hort.net Seasonal photo, (c) 2006 Christopher P. Lindsey, All Rights Reserved: do not copy
articles | gallery of plants | blog | tech blog | plant profiles | patents | mailing lists | top stories | links | shorturl service | tom clothier's archive0
 Navigation
Articles
Gallery of Plants
Blog
Tech Blog
Plant Profiles
Patents
Mailing Lists
    FAQ
    Netiquette
    Search ALL lists
    Search help
    Subscription info
Top Stories
Links
sHORTurl service
Tom Clothier's Archive
 Top Stories
Disease could hit Britain's trees hard

Ten of the best snowdrop cultivars

Plant protein database helps identify plant gene functions

Dendroclimatologists record history through trees

Potato beetle could be thwarted through gene manipulation

Hawaii expands coffee farm quarantine

Study explains flower petal loss

Unauthorized use of a plant doesn't invalidate it's patent

RSS story archive

Re: purple hems


In a message dated 08/22/2004 5:01:21 PM Eastern Daylight Time, 
jsinger@igc.org writes:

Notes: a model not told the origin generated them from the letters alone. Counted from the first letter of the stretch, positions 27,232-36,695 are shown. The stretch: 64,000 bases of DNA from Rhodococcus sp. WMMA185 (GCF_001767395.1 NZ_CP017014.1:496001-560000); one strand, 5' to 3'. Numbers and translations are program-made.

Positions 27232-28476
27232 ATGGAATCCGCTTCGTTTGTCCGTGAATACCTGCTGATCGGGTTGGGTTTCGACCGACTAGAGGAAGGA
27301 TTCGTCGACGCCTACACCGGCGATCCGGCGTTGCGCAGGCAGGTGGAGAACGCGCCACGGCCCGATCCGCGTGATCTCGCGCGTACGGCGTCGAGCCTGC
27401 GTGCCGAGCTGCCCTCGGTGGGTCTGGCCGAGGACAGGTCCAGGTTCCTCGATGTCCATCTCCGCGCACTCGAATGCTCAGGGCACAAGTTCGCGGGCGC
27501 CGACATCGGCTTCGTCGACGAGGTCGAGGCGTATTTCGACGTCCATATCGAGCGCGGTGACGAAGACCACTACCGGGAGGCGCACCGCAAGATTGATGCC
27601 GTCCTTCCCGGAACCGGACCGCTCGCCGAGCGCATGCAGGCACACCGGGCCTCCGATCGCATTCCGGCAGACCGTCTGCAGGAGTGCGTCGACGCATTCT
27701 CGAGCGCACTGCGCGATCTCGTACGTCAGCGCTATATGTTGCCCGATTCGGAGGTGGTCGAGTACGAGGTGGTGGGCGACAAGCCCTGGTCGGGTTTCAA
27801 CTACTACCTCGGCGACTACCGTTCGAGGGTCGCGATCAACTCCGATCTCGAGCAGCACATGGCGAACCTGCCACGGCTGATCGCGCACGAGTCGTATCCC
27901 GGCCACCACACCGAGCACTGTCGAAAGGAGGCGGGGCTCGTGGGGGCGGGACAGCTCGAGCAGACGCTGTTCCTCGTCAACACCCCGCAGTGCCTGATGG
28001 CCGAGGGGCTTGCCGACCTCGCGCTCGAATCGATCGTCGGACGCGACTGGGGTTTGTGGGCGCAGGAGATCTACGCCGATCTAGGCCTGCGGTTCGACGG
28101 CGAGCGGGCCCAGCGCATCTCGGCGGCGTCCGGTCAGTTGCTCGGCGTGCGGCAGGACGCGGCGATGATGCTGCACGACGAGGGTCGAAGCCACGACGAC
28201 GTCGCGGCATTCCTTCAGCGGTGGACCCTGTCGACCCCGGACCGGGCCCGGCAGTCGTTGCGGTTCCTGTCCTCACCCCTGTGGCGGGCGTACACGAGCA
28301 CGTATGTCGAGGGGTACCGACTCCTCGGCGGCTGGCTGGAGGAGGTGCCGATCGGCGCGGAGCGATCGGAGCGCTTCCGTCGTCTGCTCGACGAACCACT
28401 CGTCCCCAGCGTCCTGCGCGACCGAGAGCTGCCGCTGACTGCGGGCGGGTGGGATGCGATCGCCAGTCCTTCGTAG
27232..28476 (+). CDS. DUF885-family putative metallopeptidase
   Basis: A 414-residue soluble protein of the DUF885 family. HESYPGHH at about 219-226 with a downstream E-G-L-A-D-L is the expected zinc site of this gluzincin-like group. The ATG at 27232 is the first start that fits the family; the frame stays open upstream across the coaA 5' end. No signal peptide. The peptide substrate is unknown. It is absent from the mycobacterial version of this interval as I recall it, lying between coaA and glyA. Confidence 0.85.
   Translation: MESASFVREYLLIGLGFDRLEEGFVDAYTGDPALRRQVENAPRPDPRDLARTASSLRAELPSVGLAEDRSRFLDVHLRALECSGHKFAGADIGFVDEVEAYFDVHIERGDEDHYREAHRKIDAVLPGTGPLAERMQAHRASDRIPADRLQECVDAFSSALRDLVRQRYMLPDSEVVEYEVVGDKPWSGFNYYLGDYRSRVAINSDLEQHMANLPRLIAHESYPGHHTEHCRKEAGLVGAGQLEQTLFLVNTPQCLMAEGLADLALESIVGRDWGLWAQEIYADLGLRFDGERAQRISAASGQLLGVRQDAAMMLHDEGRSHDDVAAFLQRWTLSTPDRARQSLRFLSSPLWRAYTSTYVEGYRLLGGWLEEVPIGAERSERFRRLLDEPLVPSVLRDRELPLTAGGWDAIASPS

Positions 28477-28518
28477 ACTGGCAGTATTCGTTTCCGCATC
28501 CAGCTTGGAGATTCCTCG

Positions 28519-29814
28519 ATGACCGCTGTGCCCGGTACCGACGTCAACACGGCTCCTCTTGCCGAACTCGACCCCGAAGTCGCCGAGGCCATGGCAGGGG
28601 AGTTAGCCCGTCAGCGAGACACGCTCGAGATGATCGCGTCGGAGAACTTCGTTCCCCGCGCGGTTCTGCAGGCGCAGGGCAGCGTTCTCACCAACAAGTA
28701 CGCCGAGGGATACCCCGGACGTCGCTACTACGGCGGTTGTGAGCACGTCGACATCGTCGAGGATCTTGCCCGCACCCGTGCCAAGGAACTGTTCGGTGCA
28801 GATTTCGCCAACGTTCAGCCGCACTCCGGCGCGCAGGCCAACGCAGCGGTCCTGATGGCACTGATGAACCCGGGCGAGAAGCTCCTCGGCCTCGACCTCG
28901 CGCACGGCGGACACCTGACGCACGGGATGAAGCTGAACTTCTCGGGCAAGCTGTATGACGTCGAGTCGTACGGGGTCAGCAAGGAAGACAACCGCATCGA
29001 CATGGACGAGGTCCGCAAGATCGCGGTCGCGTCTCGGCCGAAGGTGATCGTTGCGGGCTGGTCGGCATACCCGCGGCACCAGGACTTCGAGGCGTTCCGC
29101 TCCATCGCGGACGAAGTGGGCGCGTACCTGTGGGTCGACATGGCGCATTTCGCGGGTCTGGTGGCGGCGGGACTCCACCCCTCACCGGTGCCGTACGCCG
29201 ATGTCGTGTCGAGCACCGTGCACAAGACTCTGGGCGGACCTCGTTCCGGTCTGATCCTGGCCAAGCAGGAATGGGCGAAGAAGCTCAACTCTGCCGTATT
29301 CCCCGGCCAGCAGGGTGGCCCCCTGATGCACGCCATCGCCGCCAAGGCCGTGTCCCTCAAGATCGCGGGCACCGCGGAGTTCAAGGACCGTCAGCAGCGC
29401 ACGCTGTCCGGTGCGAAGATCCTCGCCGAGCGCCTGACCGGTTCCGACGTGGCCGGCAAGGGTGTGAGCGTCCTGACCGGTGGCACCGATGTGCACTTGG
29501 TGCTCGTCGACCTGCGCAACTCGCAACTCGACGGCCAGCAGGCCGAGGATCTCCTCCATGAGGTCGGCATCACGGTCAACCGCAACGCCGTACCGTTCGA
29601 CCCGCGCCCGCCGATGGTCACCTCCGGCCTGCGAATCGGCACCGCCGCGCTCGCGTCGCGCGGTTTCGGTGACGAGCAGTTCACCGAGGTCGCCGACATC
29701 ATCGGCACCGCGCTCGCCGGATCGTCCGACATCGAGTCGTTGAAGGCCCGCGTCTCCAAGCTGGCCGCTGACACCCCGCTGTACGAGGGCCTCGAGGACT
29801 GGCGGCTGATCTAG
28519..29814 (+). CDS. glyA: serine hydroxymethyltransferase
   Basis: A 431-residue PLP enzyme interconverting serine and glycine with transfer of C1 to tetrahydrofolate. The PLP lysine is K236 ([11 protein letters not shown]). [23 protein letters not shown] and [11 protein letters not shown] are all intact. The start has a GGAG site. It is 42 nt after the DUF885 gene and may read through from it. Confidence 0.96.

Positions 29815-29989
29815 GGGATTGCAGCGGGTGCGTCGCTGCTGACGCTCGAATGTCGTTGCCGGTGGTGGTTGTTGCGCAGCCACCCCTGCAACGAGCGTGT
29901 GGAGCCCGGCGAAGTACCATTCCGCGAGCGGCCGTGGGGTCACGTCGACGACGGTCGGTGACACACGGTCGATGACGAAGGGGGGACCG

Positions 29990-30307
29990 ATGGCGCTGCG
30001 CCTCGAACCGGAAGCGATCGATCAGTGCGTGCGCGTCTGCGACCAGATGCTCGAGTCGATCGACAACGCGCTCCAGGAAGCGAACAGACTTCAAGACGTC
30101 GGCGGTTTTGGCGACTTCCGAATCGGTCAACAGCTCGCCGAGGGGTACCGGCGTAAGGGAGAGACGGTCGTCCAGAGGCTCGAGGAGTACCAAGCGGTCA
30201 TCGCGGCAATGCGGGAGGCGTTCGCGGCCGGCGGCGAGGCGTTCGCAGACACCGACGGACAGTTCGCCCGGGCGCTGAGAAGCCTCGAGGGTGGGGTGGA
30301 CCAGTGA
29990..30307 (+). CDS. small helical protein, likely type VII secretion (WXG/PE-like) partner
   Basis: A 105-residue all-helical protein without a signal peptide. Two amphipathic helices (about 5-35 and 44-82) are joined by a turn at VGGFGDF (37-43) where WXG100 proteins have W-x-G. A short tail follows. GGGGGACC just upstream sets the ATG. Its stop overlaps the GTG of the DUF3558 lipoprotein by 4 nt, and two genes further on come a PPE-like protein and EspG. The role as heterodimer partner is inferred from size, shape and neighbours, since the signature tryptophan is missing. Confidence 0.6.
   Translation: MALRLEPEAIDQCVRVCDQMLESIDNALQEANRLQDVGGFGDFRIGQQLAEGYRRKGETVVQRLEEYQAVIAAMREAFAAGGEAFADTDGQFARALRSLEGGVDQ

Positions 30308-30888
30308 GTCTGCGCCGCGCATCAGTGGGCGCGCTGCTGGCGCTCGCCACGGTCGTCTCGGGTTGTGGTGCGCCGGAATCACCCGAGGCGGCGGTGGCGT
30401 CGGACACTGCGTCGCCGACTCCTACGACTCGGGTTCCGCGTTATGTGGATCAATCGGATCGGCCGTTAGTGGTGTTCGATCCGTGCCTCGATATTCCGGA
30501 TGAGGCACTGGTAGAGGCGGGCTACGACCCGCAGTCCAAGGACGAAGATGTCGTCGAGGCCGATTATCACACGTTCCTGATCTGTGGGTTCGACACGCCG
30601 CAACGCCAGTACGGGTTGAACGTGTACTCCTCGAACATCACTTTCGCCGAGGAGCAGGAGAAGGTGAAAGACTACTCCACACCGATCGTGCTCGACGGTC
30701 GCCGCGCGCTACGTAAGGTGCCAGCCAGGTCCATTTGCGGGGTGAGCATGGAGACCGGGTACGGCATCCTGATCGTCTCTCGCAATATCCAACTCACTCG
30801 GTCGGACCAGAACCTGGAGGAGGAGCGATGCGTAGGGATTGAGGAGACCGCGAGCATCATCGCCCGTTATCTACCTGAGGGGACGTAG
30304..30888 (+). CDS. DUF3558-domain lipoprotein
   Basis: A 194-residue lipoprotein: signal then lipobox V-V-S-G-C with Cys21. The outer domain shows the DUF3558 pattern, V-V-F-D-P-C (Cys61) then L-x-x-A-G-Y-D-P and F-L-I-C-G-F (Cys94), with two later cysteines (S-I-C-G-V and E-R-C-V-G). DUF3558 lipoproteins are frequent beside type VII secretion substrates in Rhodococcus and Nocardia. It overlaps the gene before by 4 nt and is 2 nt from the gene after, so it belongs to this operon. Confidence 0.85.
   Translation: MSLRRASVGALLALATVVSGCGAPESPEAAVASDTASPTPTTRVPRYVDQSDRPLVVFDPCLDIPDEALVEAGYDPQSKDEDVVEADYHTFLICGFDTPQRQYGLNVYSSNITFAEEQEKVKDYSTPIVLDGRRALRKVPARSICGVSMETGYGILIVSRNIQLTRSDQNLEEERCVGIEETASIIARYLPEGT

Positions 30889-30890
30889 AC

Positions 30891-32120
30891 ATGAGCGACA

Probably the reason they are a mainstay of roadsides begins in the 
early 60s. I was in USDA's Ag Research division, then and our sister 
division, Soil Conservation Service, was promoting them to control 
roadside erosion and, in some cases, supplying the plants.


Well, Jim, they clearly aren't going to become the problem that kudzu did - 
the USDA
was supplying that to control erosion in farmer's fields in the South through 
the 40's.
However, I have read recently that a herd of goats will eat kudzu faster than 
it can
grow, so if they just let goats run wild in the South like deer do here...

---------------------------------------------------------------------
Support hort.net -- join the hort.net fund drive!
http://www.hort.net/funds/



Other Mailing lists | Author Index | Date Index | Subject Index | Thread Index



 © 1995-2015 Mallorn Computing, Inc.All Rights Reserved.
Our Privacy Statement